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(506) 2223-1327        Published Friday, Oct. 24, 2008, in Vol. 8, No. 212       E-mail us
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A.M. Costa Rica endorses Sen. John McCain for U.S. president
By the A.M. Costa Rica management

There is a long tradition of newspaper endorsements of candidates, even though the impact, if there is any, remains unclear.

Still A.M. Costa Rica strongly endorses John McCain, the Arizona senator, for president of the United States. We urge others to follow our reasoning and cast their votes the same way.

John McCain has his faults and some baggage. But John McCain is a proven patriot whose vision of America is of a strong beacon of freedom and personal liberty.

We would be happy to endorse his opponent as a premier used car salesman. After 45 years in the newspaper business, the editor knows slick, and that is what is being marketed by the Democratic campaign. He has seen candidates raise false
McCain for president
hope. His first presidential vote was for John Kennedy. JFK's inexperience almost got the United States into a nuclear war.

The editor also covered the Great Society and Medicaid, the current budget busters. He learned that government is not the solution. The solution always is the hard work, enterprise and creativity of Americans of whatever color.

The Me-Me Generation has risen to some degree of influence in the United States. The wholesale thefts and frauds that hit the country financial system show that. The need now is for personal courage and honesty, not some supergovernment, leftist quick fix.

This endorsement is sure to provoke whines from the disaffected expats who cut and ran. America does not cut and run. America finishes what it starts, including efforts in Iraq and Afghanistan.  America does not sit down with second-rate, authoritarian dictators. America does not whimper and beg pardon from the world for being great.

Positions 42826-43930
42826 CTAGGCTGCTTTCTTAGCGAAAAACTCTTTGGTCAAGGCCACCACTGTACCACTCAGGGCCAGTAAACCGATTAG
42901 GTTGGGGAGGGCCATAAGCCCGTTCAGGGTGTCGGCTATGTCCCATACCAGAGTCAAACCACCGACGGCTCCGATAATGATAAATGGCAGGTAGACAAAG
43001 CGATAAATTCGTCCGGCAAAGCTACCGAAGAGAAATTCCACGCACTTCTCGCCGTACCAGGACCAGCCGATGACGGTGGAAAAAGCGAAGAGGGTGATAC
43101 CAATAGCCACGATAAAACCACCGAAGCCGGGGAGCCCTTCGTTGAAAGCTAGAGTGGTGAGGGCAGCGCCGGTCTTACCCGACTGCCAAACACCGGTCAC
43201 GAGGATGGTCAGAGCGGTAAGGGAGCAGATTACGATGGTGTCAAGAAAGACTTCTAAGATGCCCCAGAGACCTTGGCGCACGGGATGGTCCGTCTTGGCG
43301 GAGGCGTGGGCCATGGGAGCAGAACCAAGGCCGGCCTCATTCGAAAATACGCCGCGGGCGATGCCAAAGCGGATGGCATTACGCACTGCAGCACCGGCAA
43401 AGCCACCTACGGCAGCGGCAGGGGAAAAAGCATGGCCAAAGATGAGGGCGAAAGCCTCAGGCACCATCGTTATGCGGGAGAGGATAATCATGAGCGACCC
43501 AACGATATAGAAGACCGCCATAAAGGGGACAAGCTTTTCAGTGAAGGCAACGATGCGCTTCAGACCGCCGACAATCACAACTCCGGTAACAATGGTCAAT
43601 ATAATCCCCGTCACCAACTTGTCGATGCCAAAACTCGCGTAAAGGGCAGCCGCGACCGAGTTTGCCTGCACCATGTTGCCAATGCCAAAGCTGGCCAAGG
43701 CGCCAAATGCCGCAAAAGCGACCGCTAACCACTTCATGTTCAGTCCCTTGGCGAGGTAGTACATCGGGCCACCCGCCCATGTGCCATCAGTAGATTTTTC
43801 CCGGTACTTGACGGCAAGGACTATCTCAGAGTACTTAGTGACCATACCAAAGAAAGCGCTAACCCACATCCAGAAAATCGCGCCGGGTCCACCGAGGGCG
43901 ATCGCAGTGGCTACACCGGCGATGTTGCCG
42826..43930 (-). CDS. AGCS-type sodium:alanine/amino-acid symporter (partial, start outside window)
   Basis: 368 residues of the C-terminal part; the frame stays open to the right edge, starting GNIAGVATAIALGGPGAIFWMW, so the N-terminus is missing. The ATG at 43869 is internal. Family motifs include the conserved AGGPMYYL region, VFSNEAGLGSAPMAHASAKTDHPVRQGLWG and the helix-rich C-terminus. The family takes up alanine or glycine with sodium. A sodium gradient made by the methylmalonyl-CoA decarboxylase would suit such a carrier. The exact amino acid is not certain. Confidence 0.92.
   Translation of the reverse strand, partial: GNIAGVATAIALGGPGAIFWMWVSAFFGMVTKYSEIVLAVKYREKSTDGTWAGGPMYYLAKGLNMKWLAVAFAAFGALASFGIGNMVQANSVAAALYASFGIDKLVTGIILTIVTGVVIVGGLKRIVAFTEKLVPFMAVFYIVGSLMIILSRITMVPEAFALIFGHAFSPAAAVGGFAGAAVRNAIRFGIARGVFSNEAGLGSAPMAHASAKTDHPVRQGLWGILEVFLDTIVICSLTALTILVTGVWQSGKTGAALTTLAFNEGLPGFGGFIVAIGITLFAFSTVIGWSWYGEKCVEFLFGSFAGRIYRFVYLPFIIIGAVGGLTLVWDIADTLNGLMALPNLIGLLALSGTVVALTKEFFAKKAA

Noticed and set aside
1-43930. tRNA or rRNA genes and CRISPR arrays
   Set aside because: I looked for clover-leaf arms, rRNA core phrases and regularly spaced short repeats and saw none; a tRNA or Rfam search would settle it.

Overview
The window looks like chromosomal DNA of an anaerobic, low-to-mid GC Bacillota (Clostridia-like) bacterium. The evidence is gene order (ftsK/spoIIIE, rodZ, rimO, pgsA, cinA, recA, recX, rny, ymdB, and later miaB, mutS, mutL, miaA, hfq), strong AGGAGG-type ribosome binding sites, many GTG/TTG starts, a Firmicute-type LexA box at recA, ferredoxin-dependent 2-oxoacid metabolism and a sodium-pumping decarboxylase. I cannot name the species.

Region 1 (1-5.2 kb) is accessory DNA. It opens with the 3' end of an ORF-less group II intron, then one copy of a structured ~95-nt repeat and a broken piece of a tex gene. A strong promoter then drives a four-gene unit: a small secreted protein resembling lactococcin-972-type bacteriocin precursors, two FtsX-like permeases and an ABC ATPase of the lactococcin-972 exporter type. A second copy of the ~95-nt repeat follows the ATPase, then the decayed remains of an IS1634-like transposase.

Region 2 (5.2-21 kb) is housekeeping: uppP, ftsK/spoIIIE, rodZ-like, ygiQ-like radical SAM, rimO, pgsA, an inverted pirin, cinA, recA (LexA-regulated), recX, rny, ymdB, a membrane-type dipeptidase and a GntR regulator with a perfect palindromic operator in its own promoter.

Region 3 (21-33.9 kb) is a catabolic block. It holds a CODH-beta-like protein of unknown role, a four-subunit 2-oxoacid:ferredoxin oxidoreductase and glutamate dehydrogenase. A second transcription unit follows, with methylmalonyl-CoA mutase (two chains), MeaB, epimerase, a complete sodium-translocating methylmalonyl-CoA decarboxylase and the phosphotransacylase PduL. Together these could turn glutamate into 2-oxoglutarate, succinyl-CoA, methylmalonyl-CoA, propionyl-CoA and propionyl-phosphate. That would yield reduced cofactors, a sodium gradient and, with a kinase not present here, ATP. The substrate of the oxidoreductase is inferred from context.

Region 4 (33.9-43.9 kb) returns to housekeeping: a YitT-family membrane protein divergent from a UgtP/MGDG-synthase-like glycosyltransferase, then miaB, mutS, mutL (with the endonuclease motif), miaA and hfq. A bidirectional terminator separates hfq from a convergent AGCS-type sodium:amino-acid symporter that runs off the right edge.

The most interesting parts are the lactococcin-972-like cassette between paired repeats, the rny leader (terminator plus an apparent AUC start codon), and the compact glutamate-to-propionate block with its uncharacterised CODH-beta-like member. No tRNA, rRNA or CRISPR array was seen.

Given the options, George Bush was the best choice. But now the nation needs a coordinated, uniform effort to reinforce the cornerstone principles of America. And voters do not need to open the door to the terrorists and racists who seek to prove their hatred of the country.



December deadline is set for reconstructing plaza
By José Pablo Ramírez Vindas
of the A.M. Costa Rica staff

City officials hope to have the restructuring of the Plaza de la Democracia finished by December. The job was announced in September 2007.

The project involved jackhammering out tons of concrete that provided an amphitheater of sorts. Now the area will become an entryway for the Museo Nacional that is to the east of the plaza between avenidas Central and 2 in San José downtown.

The job is being done jointly by the Ministerio de Cultura, Juventud y Deportes, which operates the museum, and the Municipalidad de San José.

In addition to the new entry to the museum, there are two other major changes involved in the project.

First, the mercado de artesania, which now is housed under a tin roof along the west side of the plaza, will be moved indoors to a building named the Frontón. This is several blocks to the south.

And the museum is taking the opportunity to do some major repair work of its own, including fixing the deteriorating north and west sides.
That's a 10 million-colon job, about $18,100, being done with donated paint. Employees also will try to fix some leaks that have closed a portion of the building.

The plaza project also includes installing ramps for wheelchair access to the museum and also more lighting. The job was supposed to be done a year ago.
plaza work
A.M. Costa Rica/José Pablo Ramírez Vindas
Workers at the remodeling site

The cost of the Frontón project is about $545,000. The three-story structure is being remodeled, and the artisans and their souvenirs should be moved there within a year, according to Johnny Araya, the municipal mayor. Many of the persons who run the small businesses that cater to tourists are not happy about the move, but Araya said that making Avenida 4 a pedestrian mall has increased the foot traffic.

The Fontón building is on Calle 7 opposite the Parque de las Garantias Sociales, which is just south of the tall building occupied by the Caja Costarricense de Seguro Social.  About 100 shopkeepers will be involved in the move, city officials estimated.


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San José, Costa Rica, Friday, Oct. 24, 2008, Vol. 8, No. 212

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Arias deal with advisers
characterized as informal


By the A.M. Costa Rica staff

The Presidencia tried to put a positive spin Thursday on a report by the Contraloría General that found deficiencies in a series of consultancy contracts within the Óscar Arias Sánchez administration.

The money, which came from the Banco Centroamericano de Integración Económica, never lost its international character and, therefore, was not subject to the usual internal norms of the country, the Contraloría said and Casa Presidencial emphasized. The amount involved is about $2 million.

But the Contraloría report, one of several that are expected soon, also criticized what it said was the informality in the management of these contracts and the accounting weaknesses. For example, it not always was clear what the consultancy jobs were, it said.